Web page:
Condé Nast Reckoning: Multiple Execs Resign Over Racial Issues, Anna Wintour Apologizes For ‘Intolerant’ Behavior
The protests that have swept across the country after the killing of George Floyd by Minneapolis police officers have accelerated the debate about the legacy of racism and how it affects institutions, and mass media company Condé Nast is no exception. Just within the past few days, Bon Appétit editor Adam Rapoport and Condé Nast Entertainment vice president Matt Duckor have been forced to resign, and Anna Wintour, the editor-in-chief of Vogue and Condé Nast artistic director, felt compelled to send an email to her entire staff acknowledging that there had been a “hurtful and intolerant” atmosphere at Vogue.
Bon Appétit was the target of criticism after several of the magazine’s staffers wrote social media posts calling out Rapoport and other company leadership for their treatment of people of color and women. Several openly called for his resignation, and promised to refuse to participate in the magazine’s popular online videos until changes were made.
Assistant food editor Sohla El-Waylly posted an Instagram story saying her salary was lower than her white colleagues, and noting that only white editors were paid for their appearances in the magazine’s videos, but she was not despite a growing fan base.
Another Bon Appétit contributor, Priya Krishna, shared a photo of Rapoport and his wife dressed in derogatory, stereotypical Puerto Rican Halloween costumes as recently as 2013, calling it “fucked up, plain and simple,” and vowing “to do everything in my power to hold [Rapoport], and systems that hold up actions like this, accountable.”
Alex Lau, who had previously been a staff photographer at Bon Appétit, tweeted that “one of the main reasons” he had left was because “white leadership refused to make changes” that he and other minority coworkers “constantly pushed for.”
yes, I left BA for multiple reasons, but one of the main reasons was that white leadership refused to make changes that my BIPOC coworkers and I constantly pushed for.
— Alex Lau (@iamnotalexlau) June 8, 2020
Rapoport announced his resignation on Monday on his Instagram page, saying that he was stepping down “to reflect on the work that I need to do as a human being and allow Bon Appétit to get to a better place.”
Duckor was facing criticism for similar issues as Rapoport. A Twitter user had found multiple offensive tweets Duckor had posted making derogatory comments about gays and minorities, and a Business Insider investigation reported that he was being accused of failing to include nonwhite contributors in Bon Appétit’s video content.
While all this was brewing, Wintour sent out an email to her entire staff, admitting that there had been “hurtful and intolerant behavior” at Vogue, and that the magazine “has not found enough ways to elevate and give space to Black editors, writers, photographers, designers and other creators.”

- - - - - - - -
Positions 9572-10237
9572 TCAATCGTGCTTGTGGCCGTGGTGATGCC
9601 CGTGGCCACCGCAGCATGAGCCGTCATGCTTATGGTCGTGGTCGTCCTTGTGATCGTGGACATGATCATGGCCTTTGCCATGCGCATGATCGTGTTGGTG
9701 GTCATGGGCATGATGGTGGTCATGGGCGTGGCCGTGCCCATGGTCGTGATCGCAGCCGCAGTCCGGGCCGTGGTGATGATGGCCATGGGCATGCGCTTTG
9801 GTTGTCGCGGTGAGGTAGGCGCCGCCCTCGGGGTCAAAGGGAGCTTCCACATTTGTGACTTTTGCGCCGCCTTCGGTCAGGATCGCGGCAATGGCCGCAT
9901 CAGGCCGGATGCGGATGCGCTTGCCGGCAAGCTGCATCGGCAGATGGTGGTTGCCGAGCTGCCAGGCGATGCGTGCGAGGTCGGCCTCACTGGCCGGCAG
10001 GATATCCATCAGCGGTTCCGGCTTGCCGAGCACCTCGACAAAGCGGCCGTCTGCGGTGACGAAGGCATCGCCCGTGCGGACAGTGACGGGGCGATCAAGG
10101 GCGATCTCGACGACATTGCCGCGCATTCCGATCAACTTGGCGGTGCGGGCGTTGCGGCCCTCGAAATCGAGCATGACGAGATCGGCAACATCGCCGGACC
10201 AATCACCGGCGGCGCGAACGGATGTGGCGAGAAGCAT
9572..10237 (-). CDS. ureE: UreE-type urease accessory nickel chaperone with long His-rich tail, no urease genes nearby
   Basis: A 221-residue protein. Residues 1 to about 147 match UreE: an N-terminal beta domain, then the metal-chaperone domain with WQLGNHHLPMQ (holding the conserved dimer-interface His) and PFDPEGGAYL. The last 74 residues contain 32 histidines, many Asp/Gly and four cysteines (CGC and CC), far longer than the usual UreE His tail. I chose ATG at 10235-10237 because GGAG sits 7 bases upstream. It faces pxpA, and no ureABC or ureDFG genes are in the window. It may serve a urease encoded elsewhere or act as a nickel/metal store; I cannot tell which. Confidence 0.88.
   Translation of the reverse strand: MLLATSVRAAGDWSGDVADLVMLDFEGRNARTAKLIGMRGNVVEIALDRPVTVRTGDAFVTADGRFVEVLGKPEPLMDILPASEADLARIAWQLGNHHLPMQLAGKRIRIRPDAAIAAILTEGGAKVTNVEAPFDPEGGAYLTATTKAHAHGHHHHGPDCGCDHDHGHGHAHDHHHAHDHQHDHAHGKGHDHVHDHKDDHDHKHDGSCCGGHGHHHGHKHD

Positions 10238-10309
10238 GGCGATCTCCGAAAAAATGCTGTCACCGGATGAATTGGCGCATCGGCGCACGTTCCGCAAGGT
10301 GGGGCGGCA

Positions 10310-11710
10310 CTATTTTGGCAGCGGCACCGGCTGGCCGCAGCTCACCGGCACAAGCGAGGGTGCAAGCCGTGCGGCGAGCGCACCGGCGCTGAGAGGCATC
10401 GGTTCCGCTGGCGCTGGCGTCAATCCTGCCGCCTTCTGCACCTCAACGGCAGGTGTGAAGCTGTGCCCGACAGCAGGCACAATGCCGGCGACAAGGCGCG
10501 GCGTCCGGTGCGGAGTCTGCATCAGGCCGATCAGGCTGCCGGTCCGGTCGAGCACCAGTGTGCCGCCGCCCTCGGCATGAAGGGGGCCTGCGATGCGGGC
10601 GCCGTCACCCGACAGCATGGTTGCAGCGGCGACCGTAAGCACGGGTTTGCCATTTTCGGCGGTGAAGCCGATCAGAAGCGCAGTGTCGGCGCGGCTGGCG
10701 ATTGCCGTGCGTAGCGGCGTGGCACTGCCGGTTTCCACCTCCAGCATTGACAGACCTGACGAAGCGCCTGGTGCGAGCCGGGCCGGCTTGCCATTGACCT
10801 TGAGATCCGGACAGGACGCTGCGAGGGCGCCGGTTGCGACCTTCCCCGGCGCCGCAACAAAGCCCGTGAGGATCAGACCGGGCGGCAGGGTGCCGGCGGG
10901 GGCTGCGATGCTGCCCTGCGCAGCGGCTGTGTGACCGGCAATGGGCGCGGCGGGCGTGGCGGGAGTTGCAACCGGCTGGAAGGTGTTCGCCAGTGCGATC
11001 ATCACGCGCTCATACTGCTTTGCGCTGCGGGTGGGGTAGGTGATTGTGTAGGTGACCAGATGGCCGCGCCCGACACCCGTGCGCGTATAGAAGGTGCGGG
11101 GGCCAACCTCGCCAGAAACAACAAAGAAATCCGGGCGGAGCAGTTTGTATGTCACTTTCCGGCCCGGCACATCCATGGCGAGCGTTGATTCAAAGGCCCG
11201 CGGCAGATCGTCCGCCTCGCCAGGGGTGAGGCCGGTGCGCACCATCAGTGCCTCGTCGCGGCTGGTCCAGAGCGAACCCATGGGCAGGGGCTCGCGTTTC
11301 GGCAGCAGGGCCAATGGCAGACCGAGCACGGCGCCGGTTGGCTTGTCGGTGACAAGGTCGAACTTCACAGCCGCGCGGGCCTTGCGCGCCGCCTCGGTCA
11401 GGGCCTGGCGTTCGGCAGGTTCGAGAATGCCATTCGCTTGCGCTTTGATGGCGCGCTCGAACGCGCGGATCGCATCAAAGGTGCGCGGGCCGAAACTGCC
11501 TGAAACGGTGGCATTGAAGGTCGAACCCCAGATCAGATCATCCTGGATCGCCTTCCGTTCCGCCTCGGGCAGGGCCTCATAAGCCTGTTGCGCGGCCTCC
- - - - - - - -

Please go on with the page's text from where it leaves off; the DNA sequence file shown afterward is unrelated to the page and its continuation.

The email, according to a report by Page Six, was sent out by last Thursday.
“I want to say this especially to the Black members of our team — I can only imagine what these days have been like,” wrote Wintour. “But I also know that the hurt, and violence, and injustice we’re seeing and talking about have been around for a long time. Recognizing it and doing something about it is overdue.”
The Vogue doyenne acknowledged “mistakes,” for which she took “full responsibility,” such as “publishing images or stories that have been hurtful or intolerant.”
“It can’t be easy to be a Black employee at Vogue, and there are too few of you,” Wintour continued, inviting her staff to send her “your feedback and your advice if you would like to share either.”
The bloodletting may not be done at Condé Nast. Entertainment chief Oren Katzeff has years of tweets that his own staffers denounced as sexist and racist, sending links and screenshots of deleted tweets to The Daily Beast.
“These tweets were made at a time when I was working in comedy and in a different role in my life, but that doesn’t excuse them,” Katzeff said in a statement. “History has shown that they are not funny and I regret posting them. I’m sorry for the offense and pain they may have caused.”
Katzeff was responsible for sending out the email to staff announcing Duckor’s departure from the company, according to Business Insider, which obtained a copy of the email:
First, I want to thank you for your honesty and candor over these last many days. It takes courage and conviction to bring forward the issues you’ve experienced and the ideas on our needed changes at CNE. I know you wouldn’t be speaking up if you weren’t passionate about the work we do together. We’ve already started the process of reviewing our practices and over the next week we’ll be bringing forward a plan of action centered on diversity and inclusion. We’ll be working with you in the key areas we need to improve — our talent selection and hiring (both in front of and behind the camera), our programming strategy, pilot development, our compensation practices, and more.
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